With the power the Moon reached the Comic-Con From Home a panel dedicated to Sailor Moon and the power of friendship where the cultural and social impact of a series that changed the paradigm of anime almost 30 years ago was analyzed.

Naoko Takeuchi wrote a story for the manga that later became popular with the creation of an animated series that has survived for generations. With the premiere of the complementary films to Sailor Moon Crystal and just one year after the 30th anniversary celebration, at Comic-Con dubbing actresses Michelle Ruff, Kate Higgins, Amanda Celine Mille met; graphic novel historian Jessica Tseang; Sam Maggs, Captain Marvel writer and feminist activist; and Chris Bryant, LGBT activist and comedian; to discuss various points of the anime.

Especially within the conversation the points that have immortalized the series during its 29 years of existence were touched on, as well as all those characteristics that made it an audiovisual ahead of its time.

These are five things we learned about the Sailor Moon panel at Comic-Con.

Helped the creator combat her loneliness

All the female characters around Sailor Moon were a part of a complete personality and this helped creator Naoko Takeuchi not feel alone, as she felt when she started creating this world. This was stated by Kate Higgins, who gives the voice in English to the character of Sailor Mercury in the recent Crystal saga.

Showed female diversity

Sam Maggs, feminist and writer of books like Unstoppable Wasp: Built on Hope, reflected on how prior to Sailor Moon, in the manga and anime, the male characters had certain characteristics that distinguished them. There was the strong, the funny, the sensible, the fighter; while the female characters were only women with the same characteristics that gave them their classification as a woman. Sailor Moon broke with such conventionality in story writing and storytelling by showing that women could also be all of those things and more.

He taught to build friendships

The quarantine and the need to connect with people allowed the conversation about friendship and meeting people with personalities opposed to each other to flow during the panel. Sailor Moon showed the dynamics involved in building friendship and teamwork, so she educated the audience at the opening to make friends who represent an opposite. “These kinds of friendships can help you recognize how everything is connected and how to connect with others. So yes, it is very interesting to be friends with someone who is obviously different from you, « said Higgings.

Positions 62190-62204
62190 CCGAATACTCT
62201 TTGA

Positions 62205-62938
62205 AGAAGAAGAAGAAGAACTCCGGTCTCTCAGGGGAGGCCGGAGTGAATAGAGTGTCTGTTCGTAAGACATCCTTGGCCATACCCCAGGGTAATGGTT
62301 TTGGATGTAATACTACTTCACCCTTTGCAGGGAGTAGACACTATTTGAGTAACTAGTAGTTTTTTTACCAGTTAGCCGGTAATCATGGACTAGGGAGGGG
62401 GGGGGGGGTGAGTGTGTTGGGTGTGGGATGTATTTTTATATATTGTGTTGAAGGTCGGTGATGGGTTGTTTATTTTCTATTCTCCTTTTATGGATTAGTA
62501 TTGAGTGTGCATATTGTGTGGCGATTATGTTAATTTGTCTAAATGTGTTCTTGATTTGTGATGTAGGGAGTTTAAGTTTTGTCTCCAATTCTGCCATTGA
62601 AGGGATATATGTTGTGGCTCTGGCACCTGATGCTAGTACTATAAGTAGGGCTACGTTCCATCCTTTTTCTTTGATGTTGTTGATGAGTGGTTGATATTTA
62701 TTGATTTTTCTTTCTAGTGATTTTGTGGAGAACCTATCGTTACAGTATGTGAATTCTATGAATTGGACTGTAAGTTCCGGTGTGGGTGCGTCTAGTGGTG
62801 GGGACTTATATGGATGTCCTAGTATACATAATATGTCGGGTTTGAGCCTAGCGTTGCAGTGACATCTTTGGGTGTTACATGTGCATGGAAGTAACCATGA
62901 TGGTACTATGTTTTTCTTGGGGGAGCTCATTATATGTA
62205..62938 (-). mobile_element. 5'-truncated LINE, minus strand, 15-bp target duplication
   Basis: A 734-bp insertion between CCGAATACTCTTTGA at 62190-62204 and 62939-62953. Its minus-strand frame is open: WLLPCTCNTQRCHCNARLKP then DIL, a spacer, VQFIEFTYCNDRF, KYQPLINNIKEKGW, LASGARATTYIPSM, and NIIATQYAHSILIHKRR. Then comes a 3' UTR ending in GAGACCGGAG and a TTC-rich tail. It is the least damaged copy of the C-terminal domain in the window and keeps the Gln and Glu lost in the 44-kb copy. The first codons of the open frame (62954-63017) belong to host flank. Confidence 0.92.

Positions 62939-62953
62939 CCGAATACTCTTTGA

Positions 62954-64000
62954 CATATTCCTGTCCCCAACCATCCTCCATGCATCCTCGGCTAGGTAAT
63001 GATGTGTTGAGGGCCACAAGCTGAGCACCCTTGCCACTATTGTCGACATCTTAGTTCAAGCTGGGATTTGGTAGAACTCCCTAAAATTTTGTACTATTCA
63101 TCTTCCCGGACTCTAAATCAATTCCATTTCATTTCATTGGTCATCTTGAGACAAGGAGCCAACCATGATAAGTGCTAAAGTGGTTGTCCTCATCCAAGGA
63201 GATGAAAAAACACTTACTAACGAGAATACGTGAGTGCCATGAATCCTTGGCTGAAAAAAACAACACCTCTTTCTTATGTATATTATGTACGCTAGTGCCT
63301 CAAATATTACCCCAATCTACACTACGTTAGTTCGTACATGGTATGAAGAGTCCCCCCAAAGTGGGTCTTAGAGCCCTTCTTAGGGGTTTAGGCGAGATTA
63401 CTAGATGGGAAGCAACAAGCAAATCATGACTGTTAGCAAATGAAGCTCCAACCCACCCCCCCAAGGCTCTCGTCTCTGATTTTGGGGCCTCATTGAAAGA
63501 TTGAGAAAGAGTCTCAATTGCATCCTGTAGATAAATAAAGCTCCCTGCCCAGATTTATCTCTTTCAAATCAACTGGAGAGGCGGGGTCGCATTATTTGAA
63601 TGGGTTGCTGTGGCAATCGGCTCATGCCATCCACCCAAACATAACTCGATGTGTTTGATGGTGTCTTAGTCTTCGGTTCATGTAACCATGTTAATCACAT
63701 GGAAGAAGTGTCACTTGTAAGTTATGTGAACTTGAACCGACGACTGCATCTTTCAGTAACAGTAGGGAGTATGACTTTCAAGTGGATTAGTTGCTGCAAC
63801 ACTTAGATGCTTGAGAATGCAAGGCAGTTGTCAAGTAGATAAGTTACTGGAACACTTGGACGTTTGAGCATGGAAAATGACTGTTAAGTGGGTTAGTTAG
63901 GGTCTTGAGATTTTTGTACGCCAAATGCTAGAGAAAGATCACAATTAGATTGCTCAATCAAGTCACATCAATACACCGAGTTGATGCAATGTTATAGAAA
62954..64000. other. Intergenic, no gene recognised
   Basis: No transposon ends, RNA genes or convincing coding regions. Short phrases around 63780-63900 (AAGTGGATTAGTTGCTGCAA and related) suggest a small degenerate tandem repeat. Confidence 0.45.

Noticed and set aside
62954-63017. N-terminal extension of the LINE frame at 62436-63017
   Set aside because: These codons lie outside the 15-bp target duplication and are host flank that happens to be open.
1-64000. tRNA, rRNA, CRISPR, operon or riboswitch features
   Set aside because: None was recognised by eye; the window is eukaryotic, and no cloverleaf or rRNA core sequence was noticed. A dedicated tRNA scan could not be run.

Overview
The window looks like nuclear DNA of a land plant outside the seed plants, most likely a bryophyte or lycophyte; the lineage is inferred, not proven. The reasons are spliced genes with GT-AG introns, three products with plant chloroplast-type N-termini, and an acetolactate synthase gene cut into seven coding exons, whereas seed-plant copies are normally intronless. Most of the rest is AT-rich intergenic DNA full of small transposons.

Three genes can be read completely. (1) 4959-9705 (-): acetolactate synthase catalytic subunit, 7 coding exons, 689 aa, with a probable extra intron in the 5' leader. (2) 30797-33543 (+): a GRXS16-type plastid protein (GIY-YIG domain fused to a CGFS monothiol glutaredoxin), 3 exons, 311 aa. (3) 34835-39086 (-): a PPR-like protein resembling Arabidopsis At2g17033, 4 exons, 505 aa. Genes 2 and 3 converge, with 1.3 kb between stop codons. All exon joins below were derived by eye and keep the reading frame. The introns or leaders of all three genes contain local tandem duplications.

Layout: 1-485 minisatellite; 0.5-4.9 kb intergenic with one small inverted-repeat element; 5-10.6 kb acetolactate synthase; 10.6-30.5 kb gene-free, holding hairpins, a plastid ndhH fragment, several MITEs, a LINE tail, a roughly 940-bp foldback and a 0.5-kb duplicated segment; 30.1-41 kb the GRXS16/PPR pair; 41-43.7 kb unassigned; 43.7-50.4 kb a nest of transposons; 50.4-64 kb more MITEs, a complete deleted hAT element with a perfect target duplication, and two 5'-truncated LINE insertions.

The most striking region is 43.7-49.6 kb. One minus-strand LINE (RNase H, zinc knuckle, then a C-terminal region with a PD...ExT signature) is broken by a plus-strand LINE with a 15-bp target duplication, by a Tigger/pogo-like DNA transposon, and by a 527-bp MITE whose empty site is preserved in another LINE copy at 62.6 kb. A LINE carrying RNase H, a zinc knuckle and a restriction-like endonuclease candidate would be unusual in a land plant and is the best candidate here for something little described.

Broke stereotypes

Being a series created under the framework of the genre mahō shōjo, translated as the genre of « the magical girls », it seemed evident that it would find its niche exclusively in the female audience, but it did not happen that way. Throughout the years, Sailor Moon achieved unusual acceptance by male viewers, and its acceptance was actually broad regardless of gender. Panelists noted that unlike other series, this one never fell into the trap of stereotyping its audience.

Sailor Moon was always about acceptance

Graphic novel historian Jessica Tseang stressed that the main point of the series was always acceptance because there was never a real evolution of each of the characters, not because there was an error in the construction of them, but because they did not they needed. Sailor Moon focused permanently on acceptance of oneself and acceptance of others, which is why she is remembered as a great example in building friendships and fraternal relationships. Sailor Moon and her group are the friends we always wanted to have.

If you don’t want to miss the whole conversation, click here.

2020 panel comic with sailor moon